The WAC price of Neupogen, the blue line, increased steadily through 2014, increased more slowly in 2015 and stabilized in early 2016. The four-quarter moving average of the actual net price paid to the manufacturer is shown in black. The net price for Neupogen has fallen roughly 30 percent since entry of the first FDA approved biosimilar to Neupogen, Zarxio. The current net price is 42 percent below the WAC price for Neupogen. Adjusting for inflation, the net price for Neupogen is 8 percent lower than its net price in 2007 (inflation-adjusted figure not shown). Clearly, the entry of biosimilars coincides with a significant decline in the net price for the brand reference product. Moreover, the recent entry of Pfizer’s Nivestim is likely to add additional downward pressure on prices. Simply put, policy conclusions based on the evolution of Neupogen’s WAC price—a price that is nearly twice as high as the true net price—must be revisited.

Exhibit 1: Evolution Of WAC And Net Price Of Neupogen, 2007­–2019 (300 MCG/ML)


Note: This figure shows the time series for the Wholesale Acquisition Cost (WAC) and estimated net price of Neupogen from the first quarter of 2007 through the first quarter of 2019.

Source: SSR Health US Brand Net Price Tool. As with Figure 3 from Attebury et al. (2019), we use data on the 300 MCG/ML dose size. Note that Granix was approved as a biologic not a biosimilar because the FDA biosimilar pathway did not exist at the time.

We extend this analysis to another biologic, Remicade, which now has multiple biosimilar competitors (see Exhibit 2). Remicade has faced competition for less time than Neupogen but has seen similar trends: the WAC has plateaued, while the net price has fallen nearly 30 percent in the roughly two years since the entry of biosimilar competition. Adjusting for inflation, Remicade’s net price in the first quarter of 2019 is substantially below its price in the first quarter of 2007 (inflation-adjusted results not shown).

Exhibit 2: Evolution Of WAC And Net Price Of Remicade, 2007­–2019 (100 MG)


Note: This figure shows the time series for the Wholesale Acquisition Cost (WAC) and estimated net price of Remicade (100 MG) from the first quarter of 2007 through the first quarter of 2019.

Source: SSR Health U.S. Brand Net Price Tool.

Importantly, both Neupogen and Remicade have faced competition for relatively short amounts of time. Yet, the data clearly show that biosimilar entry affects prices for these reference biologic drugs. It is unclear how much further net prices will fall, as neither Neupogen nor Remicade appear to have reached a post-exclusivity equilibrium.

While it is too early to make final conclusions, biosimilars appear to generate the kind of competitive forces that most experts had predicted. Although prices likely will not reach close to marginal costs (as expected in perfectly competitive markets with low entry costs), this does not imply that biologics, writ large, are natural monopolies in any traditional sense of the concept. As such, the policy prescriptions for true natural monopolies are not appropriate in this setting.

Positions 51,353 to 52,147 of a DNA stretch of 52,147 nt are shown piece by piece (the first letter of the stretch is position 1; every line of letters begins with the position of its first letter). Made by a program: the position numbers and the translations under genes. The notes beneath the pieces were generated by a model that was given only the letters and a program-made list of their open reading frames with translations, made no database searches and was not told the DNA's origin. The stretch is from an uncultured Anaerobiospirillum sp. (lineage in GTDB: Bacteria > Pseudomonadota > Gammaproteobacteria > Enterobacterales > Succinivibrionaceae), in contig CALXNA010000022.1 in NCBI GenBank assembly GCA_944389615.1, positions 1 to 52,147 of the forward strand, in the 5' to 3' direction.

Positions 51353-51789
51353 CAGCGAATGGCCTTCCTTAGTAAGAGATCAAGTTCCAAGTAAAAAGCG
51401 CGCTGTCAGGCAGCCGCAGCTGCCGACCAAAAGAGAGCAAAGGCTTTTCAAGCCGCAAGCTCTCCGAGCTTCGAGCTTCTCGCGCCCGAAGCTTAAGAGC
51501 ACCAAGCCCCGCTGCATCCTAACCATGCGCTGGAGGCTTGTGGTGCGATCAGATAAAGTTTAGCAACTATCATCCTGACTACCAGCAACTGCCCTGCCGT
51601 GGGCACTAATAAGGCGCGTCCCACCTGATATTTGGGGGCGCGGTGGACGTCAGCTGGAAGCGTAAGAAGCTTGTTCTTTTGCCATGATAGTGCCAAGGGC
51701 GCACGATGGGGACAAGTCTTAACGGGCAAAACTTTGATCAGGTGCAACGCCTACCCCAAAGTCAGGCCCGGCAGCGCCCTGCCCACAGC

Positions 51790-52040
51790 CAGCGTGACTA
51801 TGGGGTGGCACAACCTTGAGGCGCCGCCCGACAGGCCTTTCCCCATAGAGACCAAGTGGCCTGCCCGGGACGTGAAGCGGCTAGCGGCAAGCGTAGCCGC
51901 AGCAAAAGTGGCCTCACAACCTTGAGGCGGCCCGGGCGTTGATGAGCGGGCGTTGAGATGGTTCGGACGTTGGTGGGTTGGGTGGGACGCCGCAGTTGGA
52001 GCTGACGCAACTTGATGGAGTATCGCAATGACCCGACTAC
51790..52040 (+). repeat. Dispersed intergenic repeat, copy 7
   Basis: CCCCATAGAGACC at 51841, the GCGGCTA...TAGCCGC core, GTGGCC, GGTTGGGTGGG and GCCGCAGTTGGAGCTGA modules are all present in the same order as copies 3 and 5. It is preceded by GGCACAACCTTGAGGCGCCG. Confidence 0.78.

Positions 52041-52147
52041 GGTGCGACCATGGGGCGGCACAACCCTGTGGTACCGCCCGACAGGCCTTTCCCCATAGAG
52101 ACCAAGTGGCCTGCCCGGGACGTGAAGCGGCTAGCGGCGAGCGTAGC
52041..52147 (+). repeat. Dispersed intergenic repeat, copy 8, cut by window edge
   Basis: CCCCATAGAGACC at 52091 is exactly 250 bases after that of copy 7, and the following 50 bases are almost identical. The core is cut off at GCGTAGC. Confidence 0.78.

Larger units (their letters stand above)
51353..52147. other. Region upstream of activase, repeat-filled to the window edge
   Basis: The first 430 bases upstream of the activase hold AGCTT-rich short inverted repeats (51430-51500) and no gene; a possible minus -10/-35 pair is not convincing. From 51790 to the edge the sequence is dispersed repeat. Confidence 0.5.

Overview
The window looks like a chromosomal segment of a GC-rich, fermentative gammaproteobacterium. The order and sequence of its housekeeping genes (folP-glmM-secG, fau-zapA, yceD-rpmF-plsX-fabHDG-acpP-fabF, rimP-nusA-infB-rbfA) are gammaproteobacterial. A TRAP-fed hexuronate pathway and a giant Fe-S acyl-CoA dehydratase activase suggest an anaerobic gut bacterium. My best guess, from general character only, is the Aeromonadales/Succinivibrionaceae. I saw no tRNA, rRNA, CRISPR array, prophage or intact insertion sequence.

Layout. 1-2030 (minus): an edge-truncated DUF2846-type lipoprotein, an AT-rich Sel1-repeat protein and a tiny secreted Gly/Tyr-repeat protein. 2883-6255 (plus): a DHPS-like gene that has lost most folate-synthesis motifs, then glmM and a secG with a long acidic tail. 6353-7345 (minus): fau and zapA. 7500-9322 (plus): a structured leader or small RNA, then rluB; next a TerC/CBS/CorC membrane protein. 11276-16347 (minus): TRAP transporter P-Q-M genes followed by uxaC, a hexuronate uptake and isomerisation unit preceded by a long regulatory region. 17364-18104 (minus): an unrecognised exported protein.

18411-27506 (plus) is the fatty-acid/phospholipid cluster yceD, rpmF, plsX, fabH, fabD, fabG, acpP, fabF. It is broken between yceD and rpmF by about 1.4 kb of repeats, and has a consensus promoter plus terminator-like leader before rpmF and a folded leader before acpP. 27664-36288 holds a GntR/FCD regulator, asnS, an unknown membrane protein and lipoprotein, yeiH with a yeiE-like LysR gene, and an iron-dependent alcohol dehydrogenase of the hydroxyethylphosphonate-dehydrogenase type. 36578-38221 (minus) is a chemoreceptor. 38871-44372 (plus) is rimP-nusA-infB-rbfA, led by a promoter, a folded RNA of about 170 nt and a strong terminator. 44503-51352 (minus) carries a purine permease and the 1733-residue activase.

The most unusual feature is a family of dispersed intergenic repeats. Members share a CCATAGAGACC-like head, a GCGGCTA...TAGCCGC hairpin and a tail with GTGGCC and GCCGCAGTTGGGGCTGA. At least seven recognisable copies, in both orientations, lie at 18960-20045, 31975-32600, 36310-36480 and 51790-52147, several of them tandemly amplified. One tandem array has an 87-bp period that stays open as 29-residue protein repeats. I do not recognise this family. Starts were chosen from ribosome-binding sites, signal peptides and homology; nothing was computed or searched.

Policy Challenges Facing Biosimilar Competition

Atteberry et al. (2019) do raise legitimate concerns about the robustness of the biosimilars market. In fact, Atteberry et al. reference work by one of us (Brill 2017) that finds that small-market biologics—those with low average annual sales— are generally unlikely to face near-term biosimilar competition. But the solution is not to abandon competition across the entire biologic market. Rather, policies and strategies that promote competition are needed.

A good place to start is with the FDA’s 2018 Biosimilar Action Plan, which outlines an important set of policy steps to consider. Marketplace developments–steps by physicians, payers, and manufacturers to hasten adoption of available biosimilars–are also critical for competition to flourish. In some cases, surmountable policy barriers or market tactics are limiting biosimilar entry. For example, many have questioned whether “exclusionary contracting” by a reference product manufacturer to prevent customers from also utilizing a competing biosimilar may rise to the level of anticompetitive behavior. And finally, further technological advancements may one day reduce the cost of biosimilar development.

While biosimilars in the United States are still relatively new, there is neither sound theory nor reliable evidence to support the view that this market will not work in the United States. To the contrary, our analysis indicates that when faced with biosimilar competition, net prices for reference biologics do fall. With time and effort, physicians, patients, and payers will gain more trust in biosimilars and pursue additional strategies to harness the cost savings they offer. Biosimilar utilization rates will rise further and, with that, the willingness of manufacturers to undertake the investment to bring these products to market. Potentially, prices will decline further. We’re on the cusp of meaningful competition in this important space. Let’s not throw in the towel now.

[1] There is at least one commonly used alternative definition within the economics literature that is technology-based: Natural monopolies exist when one firm can always produce a product at a lower cost than multiple firms. We assume that this is not the definition Atteberry et al. (2019) have in mind. For a detailed discussion see Joskow, Paul L. “Regulation of natural monopoly.” Handbook of law and economics 2 (2007): 1227-1348.